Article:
The United Nations says that the situation in the southern Ukrainian cities of Mykolaiv and Kherson remains "dire" and "critical." Nearly a quarter of a million people in Mykolaiv alone face a lack of heat, water and power.
UN spokesperson Stéphane Dujarric said that Humanitarian Coordinator Denise Brown visited the two southern cities over the weekend. Brown reported that people fleeing Kherson are going to Mykolaiv, according to Dujarric.
"Some heating points have already been established in Mykolaiv to help people who cannot heat their homes. Aid workers are providing supplies and generators to make these places functional," Dujarric said.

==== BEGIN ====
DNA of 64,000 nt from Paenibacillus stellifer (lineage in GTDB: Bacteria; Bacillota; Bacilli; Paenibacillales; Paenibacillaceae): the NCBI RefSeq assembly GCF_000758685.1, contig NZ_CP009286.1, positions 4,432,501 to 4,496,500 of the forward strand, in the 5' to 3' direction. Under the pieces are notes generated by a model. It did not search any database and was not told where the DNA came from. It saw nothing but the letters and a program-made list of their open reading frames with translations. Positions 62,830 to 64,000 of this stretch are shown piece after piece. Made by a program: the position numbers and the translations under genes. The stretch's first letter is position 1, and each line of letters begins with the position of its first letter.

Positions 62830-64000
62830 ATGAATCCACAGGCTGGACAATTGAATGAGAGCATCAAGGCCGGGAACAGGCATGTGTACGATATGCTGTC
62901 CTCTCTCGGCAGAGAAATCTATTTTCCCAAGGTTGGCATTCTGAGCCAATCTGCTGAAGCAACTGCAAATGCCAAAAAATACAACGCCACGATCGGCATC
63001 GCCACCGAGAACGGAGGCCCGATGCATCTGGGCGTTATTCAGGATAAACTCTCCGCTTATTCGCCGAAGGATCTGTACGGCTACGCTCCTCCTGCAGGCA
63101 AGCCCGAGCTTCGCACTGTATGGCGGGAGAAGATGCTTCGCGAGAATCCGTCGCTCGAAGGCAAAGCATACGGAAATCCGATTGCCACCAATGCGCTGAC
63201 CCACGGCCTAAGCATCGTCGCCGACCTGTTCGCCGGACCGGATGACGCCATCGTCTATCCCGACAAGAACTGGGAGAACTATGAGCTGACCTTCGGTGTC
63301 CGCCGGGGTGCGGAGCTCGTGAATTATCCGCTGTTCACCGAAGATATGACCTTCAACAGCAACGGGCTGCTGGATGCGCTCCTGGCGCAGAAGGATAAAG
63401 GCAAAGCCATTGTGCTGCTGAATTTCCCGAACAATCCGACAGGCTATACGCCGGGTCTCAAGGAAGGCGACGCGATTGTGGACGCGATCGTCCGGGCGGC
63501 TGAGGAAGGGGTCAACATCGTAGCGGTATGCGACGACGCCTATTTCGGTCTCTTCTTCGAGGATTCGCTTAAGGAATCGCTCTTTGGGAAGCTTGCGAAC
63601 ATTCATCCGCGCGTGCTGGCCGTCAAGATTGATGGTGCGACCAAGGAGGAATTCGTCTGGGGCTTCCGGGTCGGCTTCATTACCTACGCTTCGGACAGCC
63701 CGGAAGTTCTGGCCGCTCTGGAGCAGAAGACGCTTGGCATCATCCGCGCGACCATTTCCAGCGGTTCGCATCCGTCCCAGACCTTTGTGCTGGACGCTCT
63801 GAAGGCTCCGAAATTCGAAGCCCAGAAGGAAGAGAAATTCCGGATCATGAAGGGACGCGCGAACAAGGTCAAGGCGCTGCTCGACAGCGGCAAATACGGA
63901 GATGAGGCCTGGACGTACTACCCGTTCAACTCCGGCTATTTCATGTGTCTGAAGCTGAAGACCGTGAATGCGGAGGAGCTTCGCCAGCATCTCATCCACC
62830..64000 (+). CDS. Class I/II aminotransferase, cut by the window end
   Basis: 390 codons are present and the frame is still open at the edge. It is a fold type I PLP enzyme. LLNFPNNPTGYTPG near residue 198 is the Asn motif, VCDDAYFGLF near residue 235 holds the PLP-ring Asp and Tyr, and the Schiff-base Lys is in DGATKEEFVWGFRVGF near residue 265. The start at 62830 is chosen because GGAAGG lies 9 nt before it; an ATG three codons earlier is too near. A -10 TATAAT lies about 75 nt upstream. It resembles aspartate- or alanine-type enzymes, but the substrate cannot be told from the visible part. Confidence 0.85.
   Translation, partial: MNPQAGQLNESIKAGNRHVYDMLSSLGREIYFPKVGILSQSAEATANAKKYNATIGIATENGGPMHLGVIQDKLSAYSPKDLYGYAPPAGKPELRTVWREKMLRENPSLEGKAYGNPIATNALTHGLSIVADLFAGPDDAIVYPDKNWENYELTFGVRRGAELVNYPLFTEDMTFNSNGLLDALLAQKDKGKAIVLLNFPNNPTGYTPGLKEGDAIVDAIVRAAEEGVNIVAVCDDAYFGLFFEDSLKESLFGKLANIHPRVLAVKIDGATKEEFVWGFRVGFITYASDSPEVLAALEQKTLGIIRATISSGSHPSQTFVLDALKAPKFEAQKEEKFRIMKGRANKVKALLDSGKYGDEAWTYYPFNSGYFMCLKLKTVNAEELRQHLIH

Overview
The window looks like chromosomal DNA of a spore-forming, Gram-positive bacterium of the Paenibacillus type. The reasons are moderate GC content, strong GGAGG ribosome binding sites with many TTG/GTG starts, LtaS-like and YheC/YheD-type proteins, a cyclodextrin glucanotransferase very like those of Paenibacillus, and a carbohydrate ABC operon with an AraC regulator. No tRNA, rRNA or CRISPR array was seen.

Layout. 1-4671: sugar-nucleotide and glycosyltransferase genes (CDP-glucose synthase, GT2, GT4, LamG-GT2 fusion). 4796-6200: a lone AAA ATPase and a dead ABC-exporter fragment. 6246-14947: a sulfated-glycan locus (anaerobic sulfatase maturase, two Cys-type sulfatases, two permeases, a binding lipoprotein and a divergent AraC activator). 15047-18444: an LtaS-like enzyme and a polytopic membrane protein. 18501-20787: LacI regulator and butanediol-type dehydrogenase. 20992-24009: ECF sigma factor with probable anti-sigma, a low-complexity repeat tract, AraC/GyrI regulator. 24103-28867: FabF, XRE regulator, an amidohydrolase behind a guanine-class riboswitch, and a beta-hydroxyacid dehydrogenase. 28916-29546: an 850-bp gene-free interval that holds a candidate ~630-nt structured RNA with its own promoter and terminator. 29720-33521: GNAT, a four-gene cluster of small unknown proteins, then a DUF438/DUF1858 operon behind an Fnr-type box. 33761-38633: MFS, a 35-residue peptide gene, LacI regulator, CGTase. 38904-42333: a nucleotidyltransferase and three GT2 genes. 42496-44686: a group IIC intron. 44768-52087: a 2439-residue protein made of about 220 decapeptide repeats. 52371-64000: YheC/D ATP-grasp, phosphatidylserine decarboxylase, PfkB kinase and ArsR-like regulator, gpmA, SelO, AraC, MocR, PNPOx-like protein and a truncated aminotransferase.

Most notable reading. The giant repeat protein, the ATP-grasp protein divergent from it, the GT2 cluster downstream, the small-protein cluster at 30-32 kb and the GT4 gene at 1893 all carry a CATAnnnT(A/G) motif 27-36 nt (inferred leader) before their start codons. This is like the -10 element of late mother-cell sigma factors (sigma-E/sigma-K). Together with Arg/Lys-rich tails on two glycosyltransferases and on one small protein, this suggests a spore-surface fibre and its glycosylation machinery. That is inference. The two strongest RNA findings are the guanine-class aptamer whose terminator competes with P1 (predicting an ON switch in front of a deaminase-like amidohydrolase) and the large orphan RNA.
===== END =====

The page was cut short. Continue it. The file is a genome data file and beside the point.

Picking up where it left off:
In Kherson, "We expect that, with support of the authorities, we will be able to cover the basic needs of people who have stayed in the city, if we are able to sustain the same level of aid sent over the past two weeks."
"The situation with water, heating and electricity, however, remains dire, although the electricity supply is gradually being restored," the spokesman added.
Donors have provided $3.1 billion in humanitarian aid through the UN this year, but Dujarric said continued funding is important to "maintain the moment or the response," especially during winter months.
"We continue to be concerned about the plight of civilians in Ukraine especially as winter sets in. We are working to support people with services and supplies to make sure they can be protected and keep warm during these harsh months," Dujarric said.